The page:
Southland: Sideways – A Review

Southland: Sideways

“Even when cops do everything right they can still go sideways. Learning to accept this is a big part of the job.”

There’s lots to talk about this week, and a great deal of the show was devoted to a side of police officers civilians rarely see—the heart.

Take away the gun, the badge, and the uniform, and what you have is an honest to goodness person. And, yes, believe it or not, cops are actually people who bleed, cry, grieve, and laugh just like everyone else. And they hurt when someone else is hurting.

Still, there is a difference. And that difference becomes apparent the moment danger appears. That’s when cops run straight into harm’s way to protect you and me. Who knows why they do it? They’re just wired a little differently than the average Joe and Jane. But, as heroic as they are, and try as they may, they’re going to screw up. They’re human.

And there’s another difference between cops and civilians…when cops screw up it can be big. Really big. And that’s where we begin tonight’s episode, with Chickie and Dewey trying to do right, but…

A man with a knife who runs from the police is one that cops sort of hate to catch because they know what’s waiting for them when they do—the potential to bleed…a lot. Yet, the chase goes on, every time. And that’s what Chickie did last night. But her suspect climbed into a car that started a high-speed pursuit involving several of LAPD’s finest. Pursuit driving is tough. Very tough. Not only does the officer have to maintain control of the vehicle, he/she must maintain visual contact with the suspect, watch out for drivers who cannot hear the approaching sirens, be alert for road hazards, listen to the radio traffic, provide constant communication via radio, and look out for pedestrians…

Dewey’s driving. Chickie’s riding shotgun and is working as the second pair of eyes, constantly vigilant for anything that might happen, including calling off the pursuit if it became too dangerous for her and her partner and for the civilians in the area. She’s also in charge of the radio. Then…BAM! A lady steps out in front of the patrol car and Dewey slams into her while traveling at a pretty high rate of speed. She dies. And here’s where these two cops start learning how to deal with things going sideways.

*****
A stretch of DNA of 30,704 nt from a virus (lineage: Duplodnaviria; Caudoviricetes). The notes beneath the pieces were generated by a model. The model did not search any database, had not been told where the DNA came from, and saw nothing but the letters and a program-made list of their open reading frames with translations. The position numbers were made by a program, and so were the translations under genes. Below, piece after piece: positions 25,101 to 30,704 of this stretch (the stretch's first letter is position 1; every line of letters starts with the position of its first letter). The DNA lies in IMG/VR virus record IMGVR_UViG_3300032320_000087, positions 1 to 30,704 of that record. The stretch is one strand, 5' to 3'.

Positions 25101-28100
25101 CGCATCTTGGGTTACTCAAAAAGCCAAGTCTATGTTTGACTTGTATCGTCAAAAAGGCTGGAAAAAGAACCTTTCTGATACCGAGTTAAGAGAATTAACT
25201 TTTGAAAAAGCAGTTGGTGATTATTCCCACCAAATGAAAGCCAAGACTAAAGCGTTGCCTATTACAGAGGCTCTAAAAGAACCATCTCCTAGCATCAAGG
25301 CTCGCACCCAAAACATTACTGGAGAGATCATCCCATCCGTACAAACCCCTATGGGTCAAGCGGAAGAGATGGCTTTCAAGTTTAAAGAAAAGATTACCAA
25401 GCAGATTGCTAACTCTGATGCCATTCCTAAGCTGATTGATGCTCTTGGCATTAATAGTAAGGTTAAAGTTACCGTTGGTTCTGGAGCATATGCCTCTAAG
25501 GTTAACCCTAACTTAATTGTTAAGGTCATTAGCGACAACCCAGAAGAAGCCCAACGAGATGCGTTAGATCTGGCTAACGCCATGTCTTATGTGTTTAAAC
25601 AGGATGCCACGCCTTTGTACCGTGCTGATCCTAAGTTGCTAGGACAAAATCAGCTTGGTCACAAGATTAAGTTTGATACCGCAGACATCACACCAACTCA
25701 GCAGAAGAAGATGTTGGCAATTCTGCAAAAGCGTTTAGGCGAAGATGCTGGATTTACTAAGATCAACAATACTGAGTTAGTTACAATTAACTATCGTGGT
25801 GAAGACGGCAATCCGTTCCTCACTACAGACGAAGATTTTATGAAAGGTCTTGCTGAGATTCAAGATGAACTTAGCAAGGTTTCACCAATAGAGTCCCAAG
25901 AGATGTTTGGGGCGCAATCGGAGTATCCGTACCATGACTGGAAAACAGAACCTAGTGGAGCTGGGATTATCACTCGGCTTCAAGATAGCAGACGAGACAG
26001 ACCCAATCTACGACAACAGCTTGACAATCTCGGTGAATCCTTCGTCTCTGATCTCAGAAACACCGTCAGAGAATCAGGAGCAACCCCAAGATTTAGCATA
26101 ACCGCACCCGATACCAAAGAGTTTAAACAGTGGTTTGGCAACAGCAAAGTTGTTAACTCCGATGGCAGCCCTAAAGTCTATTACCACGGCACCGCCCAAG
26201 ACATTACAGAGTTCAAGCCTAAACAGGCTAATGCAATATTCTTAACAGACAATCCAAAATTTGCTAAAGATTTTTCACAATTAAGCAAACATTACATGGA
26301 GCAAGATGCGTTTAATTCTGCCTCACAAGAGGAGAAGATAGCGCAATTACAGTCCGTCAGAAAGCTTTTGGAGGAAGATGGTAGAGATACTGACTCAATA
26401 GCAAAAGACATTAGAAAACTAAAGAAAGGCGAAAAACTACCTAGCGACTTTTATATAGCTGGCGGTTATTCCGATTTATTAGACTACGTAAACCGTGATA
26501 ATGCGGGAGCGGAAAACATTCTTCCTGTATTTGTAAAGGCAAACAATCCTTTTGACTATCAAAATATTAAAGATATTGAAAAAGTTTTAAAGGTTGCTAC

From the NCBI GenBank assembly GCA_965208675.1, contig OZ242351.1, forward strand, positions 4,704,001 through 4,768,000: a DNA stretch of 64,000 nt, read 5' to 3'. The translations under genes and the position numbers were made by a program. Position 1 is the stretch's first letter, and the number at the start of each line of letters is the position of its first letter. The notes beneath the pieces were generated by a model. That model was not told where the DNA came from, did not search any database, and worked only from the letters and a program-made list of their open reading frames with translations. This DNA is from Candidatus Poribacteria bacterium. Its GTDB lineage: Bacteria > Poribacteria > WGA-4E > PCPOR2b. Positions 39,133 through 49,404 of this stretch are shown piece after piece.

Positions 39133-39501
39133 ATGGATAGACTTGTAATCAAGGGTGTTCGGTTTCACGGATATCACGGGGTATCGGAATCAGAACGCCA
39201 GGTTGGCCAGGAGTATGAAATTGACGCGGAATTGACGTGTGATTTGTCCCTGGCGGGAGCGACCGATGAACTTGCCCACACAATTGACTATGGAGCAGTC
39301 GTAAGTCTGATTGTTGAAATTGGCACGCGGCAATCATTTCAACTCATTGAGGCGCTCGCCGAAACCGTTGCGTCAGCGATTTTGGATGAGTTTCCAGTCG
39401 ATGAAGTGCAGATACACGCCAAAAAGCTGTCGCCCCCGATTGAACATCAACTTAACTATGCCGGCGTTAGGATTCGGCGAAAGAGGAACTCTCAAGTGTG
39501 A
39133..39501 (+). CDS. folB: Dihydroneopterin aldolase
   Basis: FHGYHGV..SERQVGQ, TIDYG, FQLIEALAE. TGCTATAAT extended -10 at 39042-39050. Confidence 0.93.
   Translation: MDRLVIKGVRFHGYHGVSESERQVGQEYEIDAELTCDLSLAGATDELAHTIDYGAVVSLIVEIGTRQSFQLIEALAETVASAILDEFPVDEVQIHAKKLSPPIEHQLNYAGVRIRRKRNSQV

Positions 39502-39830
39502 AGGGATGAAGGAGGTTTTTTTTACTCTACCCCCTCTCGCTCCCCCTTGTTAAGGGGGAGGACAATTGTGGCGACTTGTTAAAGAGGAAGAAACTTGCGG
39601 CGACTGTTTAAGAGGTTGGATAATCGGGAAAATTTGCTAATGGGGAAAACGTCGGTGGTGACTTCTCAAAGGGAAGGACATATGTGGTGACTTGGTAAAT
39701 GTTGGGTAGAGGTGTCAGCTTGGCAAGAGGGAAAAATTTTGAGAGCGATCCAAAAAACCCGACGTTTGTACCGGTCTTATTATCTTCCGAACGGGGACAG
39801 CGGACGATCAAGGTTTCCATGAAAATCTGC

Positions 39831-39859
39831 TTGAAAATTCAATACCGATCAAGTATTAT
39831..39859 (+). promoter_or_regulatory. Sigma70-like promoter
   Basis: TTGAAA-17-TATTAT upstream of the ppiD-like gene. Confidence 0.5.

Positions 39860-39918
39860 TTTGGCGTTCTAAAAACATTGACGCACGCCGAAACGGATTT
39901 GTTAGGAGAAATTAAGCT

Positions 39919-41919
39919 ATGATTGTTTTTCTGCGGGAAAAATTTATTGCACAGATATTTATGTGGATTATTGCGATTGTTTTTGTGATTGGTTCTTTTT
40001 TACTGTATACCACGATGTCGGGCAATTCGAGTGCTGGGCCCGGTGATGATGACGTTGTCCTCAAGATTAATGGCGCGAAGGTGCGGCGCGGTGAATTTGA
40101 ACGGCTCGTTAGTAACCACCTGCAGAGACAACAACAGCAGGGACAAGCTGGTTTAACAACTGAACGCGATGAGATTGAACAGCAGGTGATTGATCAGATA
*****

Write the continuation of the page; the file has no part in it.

– Did you happen to notice that neither Dewey nor Chickie wore seat belts during the chase? Quite often, cops simply have to run, jump in the car, slam the shift into drive and go, like a bat out of hell. Seat belts? No time to yank ’em on.

John and Ben spend the majority of the episode attempting to come through on a promise they made to remove a rolling crack house from a neighborhood. However, the order to have it removed has been tied up in a never-ending stream of bureaucratic paperwork—the norm in police work. But John’s been making a real effort to help the community and deliver what he promised. Still, the locals have lost their patience and begin to voice their displeasure, quite loudly.

John tells Ben, “You know what sucks, is that we got the gun and the big stick and they think we have all the power. And then when they realize we don’t they get all mouthy with us. That’s what sucks.”

Great statement. Lots of people think police officers can simply wave a magic wand and make their troubles disappear. It doesn’t happen like that. Not at all.

– Cooper and sidekick, Ben, stop to break up a fight, which eventually leads to the arrest of the two guys. Well, the second the cuffs come out one of the men begins spouting off all the things the other guy has done wrong in his life, such as supplying guns to kids. This, too, was very realistic. People, for some reason, do this all the time, as if telling on the other guy will somehow help them out of their own troubles. Nope. well, not at that time. Maybe later.

– Lydia and Josie respond to a parking lot shooting where the victim was caught in the crossfire between two men who were shooting at each other. He died at the scene. A second victim was on the receiving end of a bullet in the brain. He was able to talk to Lydia and describe the shooters. However, once in the hospital, tests revealed the man had just mere hours to live. Lydia stayed with the man, holding his hand and talking to him, comforting him, and she tried to make his last moments as pleasant as possible.